Confused, Jennie said she knew no one by that name and that the woman had the wrong number but instead of a polite thank you, she heard laughter in the background.
As if they were laughing at her.
George and Jennie’s older sons also noticed that a car always seemed to be parked along the path that the younger Sodder children took on their way home from school.
But none of them thought much of these odd events until five of the Sodder children went missing.
5 of the Sodder Children Disappear in the 1945 House Fire
Nine of the ten Sodder siblings were living with their parents when the house caught fire. Their older brother, Joe, was serving as a soldier in World War 2, sparing him from the tragedy of his siblings’ disappearance. His other siblings were not as lucky.
Marion, John, and George Jr. slept in one of the rooms on the second floor of the house. Their youngest sister, then 2-year-old Sylvia, was in bed with George and Jennie Sodder. Meanwhile, Maurice, Martha, Louise, Betty, and Jennie, named after her mother, were sleeping in another room on the second floor that was located at the end of the hallway.
The locations of the first two groups made it easier for them to escape from the burning house. Marion, John, and George Jr. were nearer to the stairs so they were easily able to join their mother and Sylvia downstairs before exiting the house.
As the three older children ran down, their hair singeing in the heat, their father George pushed past them to find the younger children.
The eldest among them, Maurice, was only 14 years old, and the youngest, Betty, was only 5. Left to fend for themselves without the help of older siblings, George realized they were likely frozen in fear and cowering in their room.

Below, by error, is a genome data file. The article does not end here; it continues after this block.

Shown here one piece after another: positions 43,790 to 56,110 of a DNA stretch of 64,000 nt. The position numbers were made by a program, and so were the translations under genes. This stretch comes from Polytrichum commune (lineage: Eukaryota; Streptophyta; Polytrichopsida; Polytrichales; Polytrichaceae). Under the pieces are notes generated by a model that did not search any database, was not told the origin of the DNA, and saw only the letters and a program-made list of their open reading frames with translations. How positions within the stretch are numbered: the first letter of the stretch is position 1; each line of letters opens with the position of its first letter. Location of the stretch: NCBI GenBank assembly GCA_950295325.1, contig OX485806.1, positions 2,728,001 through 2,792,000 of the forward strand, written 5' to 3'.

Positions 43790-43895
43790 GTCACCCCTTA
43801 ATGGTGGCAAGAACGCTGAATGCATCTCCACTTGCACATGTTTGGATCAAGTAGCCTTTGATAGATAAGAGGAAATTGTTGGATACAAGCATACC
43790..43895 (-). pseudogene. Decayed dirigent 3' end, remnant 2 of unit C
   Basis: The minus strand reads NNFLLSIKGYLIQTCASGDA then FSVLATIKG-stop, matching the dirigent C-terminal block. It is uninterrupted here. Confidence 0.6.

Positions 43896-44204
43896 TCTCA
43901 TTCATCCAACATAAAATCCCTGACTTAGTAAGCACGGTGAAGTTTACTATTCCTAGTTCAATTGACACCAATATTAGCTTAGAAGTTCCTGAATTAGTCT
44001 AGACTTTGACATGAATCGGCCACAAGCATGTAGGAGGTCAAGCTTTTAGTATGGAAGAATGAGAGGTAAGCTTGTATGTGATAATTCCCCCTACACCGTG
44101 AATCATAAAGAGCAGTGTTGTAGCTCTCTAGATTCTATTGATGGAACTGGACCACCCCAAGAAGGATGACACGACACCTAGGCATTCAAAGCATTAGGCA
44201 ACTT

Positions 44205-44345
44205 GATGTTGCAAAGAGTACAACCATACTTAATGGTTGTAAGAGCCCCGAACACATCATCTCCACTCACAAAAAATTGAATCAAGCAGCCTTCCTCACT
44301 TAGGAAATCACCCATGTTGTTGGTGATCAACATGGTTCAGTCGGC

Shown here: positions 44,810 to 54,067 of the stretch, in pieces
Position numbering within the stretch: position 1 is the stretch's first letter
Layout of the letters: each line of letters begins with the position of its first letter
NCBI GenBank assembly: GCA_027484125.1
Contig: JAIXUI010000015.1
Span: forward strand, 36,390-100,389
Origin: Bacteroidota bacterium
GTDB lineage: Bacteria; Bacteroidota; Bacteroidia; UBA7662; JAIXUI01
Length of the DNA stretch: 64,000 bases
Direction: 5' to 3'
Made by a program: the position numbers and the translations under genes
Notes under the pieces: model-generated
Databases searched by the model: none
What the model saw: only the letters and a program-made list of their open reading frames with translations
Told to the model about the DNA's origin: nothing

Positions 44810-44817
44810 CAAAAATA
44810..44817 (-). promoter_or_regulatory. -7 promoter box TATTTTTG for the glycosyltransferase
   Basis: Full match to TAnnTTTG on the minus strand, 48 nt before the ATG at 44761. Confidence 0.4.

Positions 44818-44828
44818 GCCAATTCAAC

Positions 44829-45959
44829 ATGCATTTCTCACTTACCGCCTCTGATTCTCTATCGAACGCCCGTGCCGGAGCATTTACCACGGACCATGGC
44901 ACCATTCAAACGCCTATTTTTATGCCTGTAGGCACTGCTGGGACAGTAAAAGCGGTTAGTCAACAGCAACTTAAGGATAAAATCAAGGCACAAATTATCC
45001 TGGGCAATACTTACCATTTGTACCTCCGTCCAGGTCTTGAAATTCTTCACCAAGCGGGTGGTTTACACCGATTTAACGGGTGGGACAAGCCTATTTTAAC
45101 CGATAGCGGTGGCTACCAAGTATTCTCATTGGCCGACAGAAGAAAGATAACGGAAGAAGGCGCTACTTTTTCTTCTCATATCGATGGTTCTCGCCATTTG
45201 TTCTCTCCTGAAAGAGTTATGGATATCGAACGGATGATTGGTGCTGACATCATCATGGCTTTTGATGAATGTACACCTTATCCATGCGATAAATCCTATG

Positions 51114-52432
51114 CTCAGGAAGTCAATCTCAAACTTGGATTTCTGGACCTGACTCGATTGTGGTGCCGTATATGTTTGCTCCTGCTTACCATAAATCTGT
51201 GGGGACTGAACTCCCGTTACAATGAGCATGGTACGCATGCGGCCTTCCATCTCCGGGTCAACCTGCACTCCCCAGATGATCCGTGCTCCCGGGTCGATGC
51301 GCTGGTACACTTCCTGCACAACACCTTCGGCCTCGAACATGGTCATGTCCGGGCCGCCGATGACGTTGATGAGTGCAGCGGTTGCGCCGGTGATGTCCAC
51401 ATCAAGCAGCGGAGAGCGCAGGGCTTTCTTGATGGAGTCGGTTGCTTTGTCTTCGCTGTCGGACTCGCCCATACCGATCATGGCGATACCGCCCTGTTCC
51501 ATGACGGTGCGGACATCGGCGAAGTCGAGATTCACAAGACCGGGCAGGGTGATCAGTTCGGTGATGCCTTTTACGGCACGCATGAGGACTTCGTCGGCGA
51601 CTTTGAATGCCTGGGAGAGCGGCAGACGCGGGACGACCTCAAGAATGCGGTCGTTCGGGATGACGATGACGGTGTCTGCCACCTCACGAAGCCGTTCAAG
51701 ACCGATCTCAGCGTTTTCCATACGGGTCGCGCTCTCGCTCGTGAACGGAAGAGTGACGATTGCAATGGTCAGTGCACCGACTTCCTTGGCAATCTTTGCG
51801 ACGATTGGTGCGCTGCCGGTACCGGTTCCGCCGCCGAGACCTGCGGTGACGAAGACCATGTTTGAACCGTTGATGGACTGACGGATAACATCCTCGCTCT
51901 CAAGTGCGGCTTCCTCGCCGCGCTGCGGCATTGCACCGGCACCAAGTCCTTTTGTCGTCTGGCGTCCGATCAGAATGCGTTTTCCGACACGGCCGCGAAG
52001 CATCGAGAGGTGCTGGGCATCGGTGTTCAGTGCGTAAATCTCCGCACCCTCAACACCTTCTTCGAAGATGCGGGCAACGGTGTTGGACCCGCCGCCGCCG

But the fire had grown too fast. Before he could get to the end of the hallway, his path was blocked by burning debris.
George ran out in search of the ladder that he always kept propped up against the house, thinking that he could climb into the Sodder children’s room with it and help them down.
To his surprise, the ladder was gone.
A lot of reports about the family describe George as a smart man and his intelligence wasn’t about to fail him now. He remembered that he had two coal trucks from his trucking business parked on the property. He was planning to drive up to the house and use the trucks as a makeshift ladder.
But the trucks, which were working perfectly just hours ago, wouldn’t start.
By now, the fire was a burning beacon that drew the attention of horrified neighbors. One of them decided to call Fire Chief F.J Morris who then started a “phone tree” where he would call a fireman and that fireman would call another fireman and so on.
Note that the Sodder children disappeared in a time before automatic telephones. In the 1940s, you still needed an operator to connect you to the person you were calling which would have taken more time had the fire chief done it on his own.
At 8:00 AM all firemen in the area were present at the Sodder residence. But this was seven hours after the fire had started and the house was practically stripped to its foundations. Only a fool, or a parent in denial, would have thought that the remaining Sodder children survived.
Jennie Sodder, however, wasn’t just in denial. An intelligent woman herself, she quickly noticed that there were no bones left inside the house.
Jennie and George Sodder Begin to Suspect Foul Play
Jennie Sodder knows something is wrong at this point. Though she couldn’t hope for her children to still be alive, she knew that there should at least be bones for her to bury. And yet there were none.
Suspecting that the Sodder children hadn’t actually died on the property, Jennie took bones from livestock and set them on fire, trying to recreate the conditions that resulted in her children’s “death”.